Tuesday, June 21, 2011

Fly away

Jeremiah 29:11
"For I know the plans I have for you, declares the LORD, plans for welfare and not for evil, to give you a future and a hope."

When I was a kid, I read a story about moths, and how they became brown. It became one of my favorite myths- I loved the explanation of it... The magic that surrounded it. And since reading it, moths have been my favorite insect.

The story goes that the moths were once beautiful like the butterflies, full of vibrant colors that lit up the sky. Then one day, the moths stumbled across a sad little child who started to cry, and cried and cried. The child cried so much, the world began to flood. Desperate to cheer the child up, the moths tried everything that they could fathom, but the crying did not stop. So one moth suggested that they all flap their wings in the sky and create a rainbow, one to make the child's pain stop. They got to work on their project, but half way through, they realized they weren't making enough color. Though they asked the butterflies for help, they refused to give up their color. So the moths flapped harder, until finally, the rainbow lit the sky. It worked- the child stopped crying. But all the moths have given up all their color. They were left with only brown, which did not fit into their design.

Yes, I understand that it's just a story. And no, I don't actually believe that this particular story has any truth to it. But I always thought that it had a a good quality, and so I've remembered it all this time. And I know that moths eat cloths, and I know they aren't very smart, but I always kind of liked them anyway.

Flash to tonight- I'm sitting in the dusk in my room. I never turn the light on during dusk, because even though it's dark, it's not dark enough to want to shut out the world. In the summer, the dusk is cool and calming, and I hate to destroy it with man made brightness.

I had a visitor tonight, however, who didn't love the dusk the way I do. One lonely moth flew around my room in a tizzy, anxious to get out before it got dark. In a moment of desperation, he flew onto the window.

Now normally, when a moth gets into my room, I open the door to the hall and turn the light on, and out they go. But tonight, watching my little buddy staring longingly out the window, I realized he didn't want the hall. He just wanted to get outside. And his chances were not very good. In a fit of compassion, I realized that it was my job to get him out. I grabbed some paper, and tried to scoot it under the little guy so I could bring him to the window.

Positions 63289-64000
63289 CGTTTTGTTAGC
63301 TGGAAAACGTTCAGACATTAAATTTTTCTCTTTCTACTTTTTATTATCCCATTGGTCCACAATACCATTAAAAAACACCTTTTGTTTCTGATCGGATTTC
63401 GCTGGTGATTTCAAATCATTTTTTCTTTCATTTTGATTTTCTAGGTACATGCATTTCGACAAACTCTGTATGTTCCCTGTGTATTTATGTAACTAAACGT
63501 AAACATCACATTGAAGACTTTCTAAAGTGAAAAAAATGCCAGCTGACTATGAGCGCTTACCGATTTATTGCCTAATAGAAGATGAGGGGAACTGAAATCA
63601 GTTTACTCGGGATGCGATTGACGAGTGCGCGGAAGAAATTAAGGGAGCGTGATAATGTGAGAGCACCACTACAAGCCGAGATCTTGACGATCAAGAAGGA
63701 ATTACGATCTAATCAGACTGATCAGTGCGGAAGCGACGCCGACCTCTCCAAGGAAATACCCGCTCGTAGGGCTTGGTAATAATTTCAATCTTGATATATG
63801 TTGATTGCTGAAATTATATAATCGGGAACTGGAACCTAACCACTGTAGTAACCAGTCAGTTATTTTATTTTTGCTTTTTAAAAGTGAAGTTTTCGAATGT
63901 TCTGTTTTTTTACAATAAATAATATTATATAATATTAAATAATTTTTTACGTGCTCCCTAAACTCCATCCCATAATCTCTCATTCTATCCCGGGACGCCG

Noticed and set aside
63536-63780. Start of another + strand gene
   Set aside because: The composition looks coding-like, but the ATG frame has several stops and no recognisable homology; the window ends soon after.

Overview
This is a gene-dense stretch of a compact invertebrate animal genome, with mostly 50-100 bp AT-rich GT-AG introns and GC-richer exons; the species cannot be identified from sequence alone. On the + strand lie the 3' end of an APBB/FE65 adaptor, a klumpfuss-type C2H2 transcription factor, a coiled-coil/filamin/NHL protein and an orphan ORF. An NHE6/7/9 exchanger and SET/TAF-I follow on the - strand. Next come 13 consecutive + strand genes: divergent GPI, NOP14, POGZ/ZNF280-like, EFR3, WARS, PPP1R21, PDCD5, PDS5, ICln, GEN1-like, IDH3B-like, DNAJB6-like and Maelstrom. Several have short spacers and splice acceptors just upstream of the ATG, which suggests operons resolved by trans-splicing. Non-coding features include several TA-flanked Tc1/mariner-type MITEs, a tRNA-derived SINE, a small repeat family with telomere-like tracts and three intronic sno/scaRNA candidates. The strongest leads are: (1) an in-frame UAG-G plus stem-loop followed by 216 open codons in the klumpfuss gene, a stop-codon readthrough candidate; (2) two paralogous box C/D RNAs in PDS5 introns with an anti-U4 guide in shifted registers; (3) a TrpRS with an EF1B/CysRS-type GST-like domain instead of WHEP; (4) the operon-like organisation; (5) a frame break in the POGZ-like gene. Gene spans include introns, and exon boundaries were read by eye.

Unfortunately, my little friend was stubborn.

Try and try again, he didn't want to get on the piece of paper. Or the cardboard. Or anything else that I tried to get him out on. Suddenly I realized that if I was going to get him out, I was going to have to trap him first, and then bring him to the window.

Grabbing a plastic container, I stuck it over where he sat, and used the paper to get him to jump inside. Startled, the little guy sat on the floor of the container while I brought him to the window, opened the screen, and let him out into the freedom that he most desired.

I spent the whole night working on things that needed to be done, but this was my greatest accomplishment.

It's also (suprise surprise) a good lesson that we can learn about God. Sometimes, when we most want something, he nudges and nudges us to get there. And when we are stubborn, sometimes he has to trap us in, temporarily, until he can lead us to freedom. But ultimately, he knows what we want, and he can get us there.

I hope my little moth friend got a good flight in before dark. I know that when God has had to capture me to his will, he's brought me to freedom on the other side. And I'm glad that he teaches me these things even in the simplist terms.

Once upon a time, I read that moths lost their colors in a fit of mercy and compassion. Tonight, in the same test, I saw God's true colors revealed.

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